I think he has a point. In archeology, and even more so in anthropology, it seems that every new discovery invalidates or parallelizes the previous one. One example pisses me off: every >1Myo humanoid skeleton found is used to define a new branch of humanity (see 'flores'). You don't see this happen with other animals: if it looks like a coelacanth and it's been in a rock for 110 million years, then it's a coelacanth and they don't build bridges on it.

          Interpretation of artifacts and symbols is even mor
      • by Disfnord (1077111)

        Yeah, no archaeologist does that. Nice straw-man, though.

      • This is the problem I have with mainstream archeology - the jump to conclusions based on scant evidence, often "supported" by jumps to conclusions others have made before, based on even scantier evidence.

        There's a round dimple in this wall? Obviously they were sun worshippers! The skeleton's tibia was broken? Obviously this was part of a human sacrifice, because they were sun worshippers!

        You know Prometheus wasn't a documentary on proper anthropology, right?

        • by arth1 (260657)

          You know Prometheus wasn't a documentary on proper anthropology, right?

          If you mean the myth, I don't think that any a*ologists have suggested a religious connection for mastering fire. Yet. But give them a sliver of wood and they'll construct a temple from it. Preferably involving both murder and sex - it sells better that way.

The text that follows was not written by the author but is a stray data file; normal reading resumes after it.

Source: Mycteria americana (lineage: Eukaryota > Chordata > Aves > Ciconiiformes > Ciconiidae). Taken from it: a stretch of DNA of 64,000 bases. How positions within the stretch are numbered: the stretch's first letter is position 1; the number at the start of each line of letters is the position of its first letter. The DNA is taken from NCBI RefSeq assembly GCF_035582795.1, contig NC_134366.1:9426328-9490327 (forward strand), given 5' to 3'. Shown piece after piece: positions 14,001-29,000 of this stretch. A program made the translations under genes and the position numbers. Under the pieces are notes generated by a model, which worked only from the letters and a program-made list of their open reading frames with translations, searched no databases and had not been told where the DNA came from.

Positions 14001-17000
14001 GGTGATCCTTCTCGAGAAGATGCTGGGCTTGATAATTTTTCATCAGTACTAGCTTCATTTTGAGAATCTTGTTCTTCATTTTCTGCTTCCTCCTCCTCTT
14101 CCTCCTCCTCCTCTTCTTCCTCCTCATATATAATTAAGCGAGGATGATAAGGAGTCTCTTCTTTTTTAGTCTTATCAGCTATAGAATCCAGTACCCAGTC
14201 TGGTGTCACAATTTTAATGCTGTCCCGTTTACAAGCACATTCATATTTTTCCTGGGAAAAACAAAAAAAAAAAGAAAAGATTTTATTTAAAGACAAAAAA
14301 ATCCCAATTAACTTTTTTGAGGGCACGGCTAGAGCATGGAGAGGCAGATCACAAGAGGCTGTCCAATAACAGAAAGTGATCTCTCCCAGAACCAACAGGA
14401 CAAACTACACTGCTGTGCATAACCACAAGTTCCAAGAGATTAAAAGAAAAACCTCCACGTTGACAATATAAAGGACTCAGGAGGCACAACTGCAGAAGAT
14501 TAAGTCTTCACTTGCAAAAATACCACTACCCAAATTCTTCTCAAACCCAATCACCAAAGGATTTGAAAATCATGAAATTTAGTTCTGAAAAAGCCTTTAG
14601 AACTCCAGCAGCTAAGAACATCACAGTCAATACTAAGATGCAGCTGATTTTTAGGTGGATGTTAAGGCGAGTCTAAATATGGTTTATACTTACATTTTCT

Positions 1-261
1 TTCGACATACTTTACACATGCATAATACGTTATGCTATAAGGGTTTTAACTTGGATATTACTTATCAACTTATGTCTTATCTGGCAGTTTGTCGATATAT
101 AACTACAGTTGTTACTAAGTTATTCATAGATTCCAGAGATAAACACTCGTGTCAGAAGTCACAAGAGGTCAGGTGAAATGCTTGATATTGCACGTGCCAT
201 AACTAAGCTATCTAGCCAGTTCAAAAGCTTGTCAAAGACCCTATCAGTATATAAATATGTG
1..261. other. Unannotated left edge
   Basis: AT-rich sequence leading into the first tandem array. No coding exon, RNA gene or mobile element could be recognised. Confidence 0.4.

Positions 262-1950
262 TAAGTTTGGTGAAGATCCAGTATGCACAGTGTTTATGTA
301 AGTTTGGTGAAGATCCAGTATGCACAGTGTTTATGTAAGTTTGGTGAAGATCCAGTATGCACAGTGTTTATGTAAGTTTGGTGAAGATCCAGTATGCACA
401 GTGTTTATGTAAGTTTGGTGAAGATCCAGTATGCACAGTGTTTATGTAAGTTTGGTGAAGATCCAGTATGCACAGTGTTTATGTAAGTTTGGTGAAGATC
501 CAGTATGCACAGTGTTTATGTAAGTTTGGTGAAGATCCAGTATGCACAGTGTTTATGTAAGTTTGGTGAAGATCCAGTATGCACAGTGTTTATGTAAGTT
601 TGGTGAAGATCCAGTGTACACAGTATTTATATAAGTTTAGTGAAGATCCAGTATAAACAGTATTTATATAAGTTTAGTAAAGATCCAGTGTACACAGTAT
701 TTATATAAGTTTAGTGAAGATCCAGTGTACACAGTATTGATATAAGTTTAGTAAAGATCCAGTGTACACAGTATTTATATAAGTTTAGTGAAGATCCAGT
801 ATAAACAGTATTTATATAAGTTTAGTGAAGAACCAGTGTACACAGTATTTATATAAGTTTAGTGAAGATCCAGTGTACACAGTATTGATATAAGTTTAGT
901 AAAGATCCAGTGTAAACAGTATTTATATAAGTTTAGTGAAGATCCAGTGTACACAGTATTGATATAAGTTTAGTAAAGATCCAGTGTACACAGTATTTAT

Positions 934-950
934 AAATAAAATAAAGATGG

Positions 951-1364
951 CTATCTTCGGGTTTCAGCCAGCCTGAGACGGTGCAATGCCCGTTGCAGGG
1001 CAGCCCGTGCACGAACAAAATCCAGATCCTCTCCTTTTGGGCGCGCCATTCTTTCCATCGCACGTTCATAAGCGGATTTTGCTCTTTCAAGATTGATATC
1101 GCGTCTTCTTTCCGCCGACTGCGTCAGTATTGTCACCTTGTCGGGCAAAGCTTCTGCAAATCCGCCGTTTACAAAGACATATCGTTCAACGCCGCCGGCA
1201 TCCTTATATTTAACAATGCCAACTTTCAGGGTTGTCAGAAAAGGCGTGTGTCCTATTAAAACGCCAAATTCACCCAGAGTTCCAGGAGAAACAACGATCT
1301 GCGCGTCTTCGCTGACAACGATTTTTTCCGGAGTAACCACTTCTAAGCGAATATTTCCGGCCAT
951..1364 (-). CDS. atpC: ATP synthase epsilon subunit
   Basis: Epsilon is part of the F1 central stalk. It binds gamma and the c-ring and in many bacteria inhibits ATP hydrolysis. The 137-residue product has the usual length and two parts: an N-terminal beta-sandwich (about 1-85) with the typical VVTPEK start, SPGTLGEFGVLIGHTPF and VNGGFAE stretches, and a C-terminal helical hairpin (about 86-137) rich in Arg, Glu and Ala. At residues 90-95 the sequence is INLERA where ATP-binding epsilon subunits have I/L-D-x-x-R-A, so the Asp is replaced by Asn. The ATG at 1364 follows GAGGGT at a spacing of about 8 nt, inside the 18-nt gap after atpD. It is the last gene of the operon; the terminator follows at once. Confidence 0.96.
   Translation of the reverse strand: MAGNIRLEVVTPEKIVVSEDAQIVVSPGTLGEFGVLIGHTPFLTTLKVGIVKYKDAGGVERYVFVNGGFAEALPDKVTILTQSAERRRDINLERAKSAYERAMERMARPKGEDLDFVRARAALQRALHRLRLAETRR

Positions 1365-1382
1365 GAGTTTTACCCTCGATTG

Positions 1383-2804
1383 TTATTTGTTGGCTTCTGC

If you mean the movie, I haven't seen it and hope not to. The same might or might not apply, except that the murders and sex would be in 3D.

    • by epine (68316)

      ... but what you are holding when you die hardly indicates the nature of your entire culture ...

      Depends whether it's an iPhone. Twenty years ago I might have agreed with you.

    • Re:an ornament? (Score:5, Informative)

      by tomhath (637240) on Monday July 02, 2012 @09:08AM (#40516471)
      It's hard to tell from the article, but I got the impression these two were carefully buried in the cave by other humans. Articles that are buried along with a body tell a lot about the culture. These ornaments depict red deer, which they very likely hunted.